Walking into Philip Gelb‘s underground restaurant, you never know quite what to expect for dinner, no matter how carefully you study the menu in advance. It’s been many months now since I had the luxury of that fully immersive, in-person experience, but there are some moments indelibly imprinted in my memory.
It was a taste unlike any other I had encountered before, being shamefully uneducated on the entire Caribbean culinary canon in general. Leading with heady aromatics, simultaneously fiery hot yet creamy and soothing, it’s both familiar and entirely foreign. Tender vegetables enveloped in a voluptuous broth, almost thick enough to qualify as custard, smoldered quietly in deep earthen bowls. Dissecting the fundamental building blocks, the spices didn’t appear particularly exotic, nothing terribly esoteric; the combination of seemingly discordant elements, mixed with a generous pinch of technique, is where the true magic happens.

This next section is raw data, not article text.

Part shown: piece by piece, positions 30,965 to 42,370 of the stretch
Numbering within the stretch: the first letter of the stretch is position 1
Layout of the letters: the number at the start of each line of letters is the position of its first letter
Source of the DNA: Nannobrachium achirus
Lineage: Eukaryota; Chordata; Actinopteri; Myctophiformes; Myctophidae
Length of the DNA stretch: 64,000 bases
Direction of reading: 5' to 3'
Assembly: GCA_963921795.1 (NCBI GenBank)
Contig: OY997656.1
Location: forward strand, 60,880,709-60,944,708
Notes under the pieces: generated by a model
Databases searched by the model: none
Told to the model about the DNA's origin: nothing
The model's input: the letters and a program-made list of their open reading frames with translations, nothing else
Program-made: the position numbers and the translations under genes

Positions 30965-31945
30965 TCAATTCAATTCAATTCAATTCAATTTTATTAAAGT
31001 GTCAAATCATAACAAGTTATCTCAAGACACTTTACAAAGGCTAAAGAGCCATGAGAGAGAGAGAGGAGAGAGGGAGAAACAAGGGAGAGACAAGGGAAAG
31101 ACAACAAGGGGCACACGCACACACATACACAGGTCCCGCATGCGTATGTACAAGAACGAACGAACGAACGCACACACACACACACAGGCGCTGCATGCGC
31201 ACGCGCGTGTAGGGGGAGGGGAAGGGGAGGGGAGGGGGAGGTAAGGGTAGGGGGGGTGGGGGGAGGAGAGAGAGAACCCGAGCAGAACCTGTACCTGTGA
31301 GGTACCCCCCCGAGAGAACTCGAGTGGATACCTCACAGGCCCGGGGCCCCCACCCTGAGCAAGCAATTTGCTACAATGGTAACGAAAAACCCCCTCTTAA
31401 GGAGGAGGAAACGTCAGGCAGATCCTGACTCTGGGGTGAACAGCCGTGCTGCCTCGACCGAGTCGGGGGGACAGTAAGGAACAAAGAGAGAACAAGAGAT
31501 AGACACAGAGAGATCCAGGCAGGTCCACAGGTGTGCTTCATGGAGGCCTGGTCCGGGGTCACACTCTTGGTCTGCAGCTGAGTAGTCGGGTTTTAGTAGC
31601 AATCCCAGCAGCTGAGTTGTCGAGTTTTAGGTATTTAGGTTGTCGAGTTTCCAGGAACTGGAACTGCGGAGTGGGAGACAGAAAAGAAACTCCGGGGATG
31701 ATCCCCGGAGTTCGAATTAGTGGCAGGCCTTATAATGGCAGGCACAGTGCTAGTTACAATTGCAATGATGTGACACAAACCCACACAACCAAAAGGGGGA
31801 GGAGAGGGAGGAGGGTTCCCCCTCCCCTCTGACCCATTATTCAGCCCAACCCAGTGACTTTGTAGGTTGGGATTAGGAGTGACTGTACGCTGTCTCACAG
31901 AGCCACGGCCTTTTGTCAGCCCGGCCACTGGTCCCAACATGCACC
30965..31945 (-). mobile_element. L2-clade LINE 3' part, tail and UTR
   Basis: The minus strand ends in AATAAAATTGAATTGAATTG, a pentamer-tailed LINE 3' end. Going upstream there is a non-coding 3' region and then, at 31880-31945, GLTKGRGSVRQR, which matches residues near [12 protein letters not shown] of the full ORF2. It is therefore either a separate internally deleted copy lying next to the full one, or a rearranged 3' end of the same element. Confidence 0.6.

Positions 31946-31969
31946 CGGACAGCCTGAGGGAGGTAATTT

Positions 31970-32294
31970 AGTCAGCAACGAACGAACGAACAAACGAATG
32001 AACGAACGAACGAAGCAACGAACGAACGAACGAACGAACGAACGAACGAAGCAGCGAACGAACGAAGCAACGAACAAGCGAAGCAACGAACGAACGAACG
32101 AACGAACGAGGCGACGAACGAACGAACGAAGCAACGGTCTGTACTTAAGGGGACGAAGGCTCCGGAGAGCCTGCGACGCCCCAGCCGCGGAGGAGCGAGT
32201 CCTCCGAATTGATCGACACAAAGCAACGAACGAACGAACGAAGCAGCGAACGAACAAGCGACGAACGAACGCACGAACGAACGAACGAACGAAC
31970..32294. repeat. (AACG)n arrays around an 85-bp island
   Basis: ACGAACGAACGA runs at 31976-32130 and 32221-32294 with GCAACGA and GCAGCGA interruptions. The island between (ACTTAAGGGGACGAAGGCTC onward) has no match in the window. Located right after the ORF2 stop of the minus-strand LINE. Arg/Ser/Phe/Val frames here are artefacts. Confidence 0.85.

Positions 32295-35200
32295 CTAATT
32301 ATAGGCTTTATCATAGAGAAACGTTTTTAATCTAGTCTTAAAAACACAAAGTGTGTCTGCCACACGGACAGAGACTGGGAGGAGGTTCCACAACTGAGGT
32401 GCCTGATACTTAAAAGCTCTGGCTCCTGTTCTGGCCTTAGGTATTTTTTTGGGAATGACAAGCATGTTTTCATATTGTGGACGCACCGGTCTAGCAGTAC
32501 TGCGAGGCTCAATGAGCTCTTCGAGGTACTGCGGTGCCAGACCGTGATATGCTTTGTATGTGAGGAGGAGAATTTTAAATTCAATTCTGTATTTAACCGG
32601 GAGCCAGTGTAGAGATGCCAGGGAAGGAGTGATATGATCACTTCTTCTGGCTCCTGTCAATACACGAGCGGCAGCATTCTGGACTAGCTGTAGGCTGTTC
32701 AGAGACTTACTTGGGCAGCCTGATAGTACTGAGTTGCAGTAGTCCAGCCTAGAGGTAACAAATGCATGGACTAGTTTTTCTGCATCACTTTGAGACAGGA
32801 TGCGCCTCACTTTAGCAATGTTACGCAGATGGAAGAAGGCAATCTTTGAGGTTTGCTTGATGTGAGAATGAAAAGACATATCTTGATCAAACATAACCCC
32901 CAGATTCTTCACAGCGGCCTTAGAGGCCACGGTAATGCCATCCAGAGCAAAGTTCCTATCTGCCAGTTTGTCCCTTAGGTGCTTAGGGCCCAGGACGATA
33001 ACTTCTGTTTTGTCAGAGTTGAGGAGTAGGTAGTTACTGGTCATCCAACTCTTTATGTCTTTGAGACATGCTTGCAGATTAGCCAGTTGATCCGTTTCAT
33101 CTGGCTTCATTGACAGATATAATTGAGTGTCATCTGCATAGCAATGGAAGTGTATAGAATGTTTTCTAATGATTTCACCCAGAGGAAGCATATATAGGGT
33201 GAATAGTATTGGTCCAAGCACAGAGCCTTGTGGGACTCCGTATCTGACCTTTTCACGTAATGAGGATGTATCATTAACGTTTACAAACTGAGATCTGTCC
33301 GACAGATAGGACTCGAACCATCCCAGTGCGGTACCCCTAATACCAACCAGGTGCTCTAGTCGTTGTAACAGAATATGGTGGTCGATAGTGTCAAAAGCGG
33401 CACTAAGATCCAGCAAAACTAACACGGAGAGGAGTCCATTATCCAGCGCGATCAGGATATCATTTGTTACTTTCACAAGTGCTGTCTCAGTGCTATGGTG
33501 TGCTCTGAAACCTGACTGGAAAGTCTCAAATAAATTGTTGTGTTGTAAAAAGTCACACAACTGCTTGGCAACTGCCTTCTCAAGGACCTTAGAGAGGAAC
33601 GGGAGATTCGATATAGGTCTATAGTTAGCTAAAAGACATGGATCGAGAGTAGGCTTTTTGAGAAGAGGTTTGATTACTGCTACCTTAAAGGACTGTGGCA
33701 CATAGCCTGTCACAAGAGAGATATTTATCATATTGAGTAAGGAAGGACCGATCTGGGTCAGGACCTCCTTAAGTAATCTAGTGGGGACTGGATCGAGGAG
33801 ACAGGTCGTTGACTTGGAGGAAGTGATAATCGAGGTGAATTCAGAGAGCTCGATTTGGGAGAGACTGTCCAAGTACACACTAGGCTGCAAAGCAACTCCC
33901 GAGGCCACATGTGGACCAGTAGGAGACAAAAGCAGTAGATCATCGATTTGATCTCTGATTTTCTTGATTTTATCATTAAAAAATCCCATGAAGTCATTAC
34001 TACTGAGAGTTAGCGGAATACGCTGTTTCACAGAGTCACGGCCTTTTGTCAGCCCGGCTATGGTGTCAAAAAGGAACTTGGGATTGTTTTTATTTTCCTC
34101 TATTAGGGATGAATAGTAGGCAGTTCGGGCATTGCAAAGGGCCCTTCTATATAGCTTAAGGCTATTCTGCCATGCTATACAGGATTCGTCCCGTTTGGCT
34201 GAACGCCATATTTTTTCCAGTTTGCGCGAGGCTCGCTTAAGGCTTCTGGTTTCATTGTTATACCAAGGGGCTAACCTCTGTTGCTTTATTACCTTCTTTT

Run down stew is a staple of Jamaican cuisine, typically made with seafood, but no two cooks make it quite the same way. Coconut milk is the only constant, utterly irreplaceable component. Long simmered over low heat, the rich broth reduces to concentrate the flavor, thicken to a velvety consistency, and take on a subtly toasted, nutty aroma. Flavor like that doesn’t come out of a can; time and patience are really the most important ingredients here.
The genesis of the name is a bit murky, some attributing it to the way it’s cooked down and some of the more delicate vegetables fall apart. Personally, I’d like to believe that it comes from the ability to revive anyone who’s feeling a bit run down themselves. Forget about watery chicken soup; this stuff can truly soothe the soul.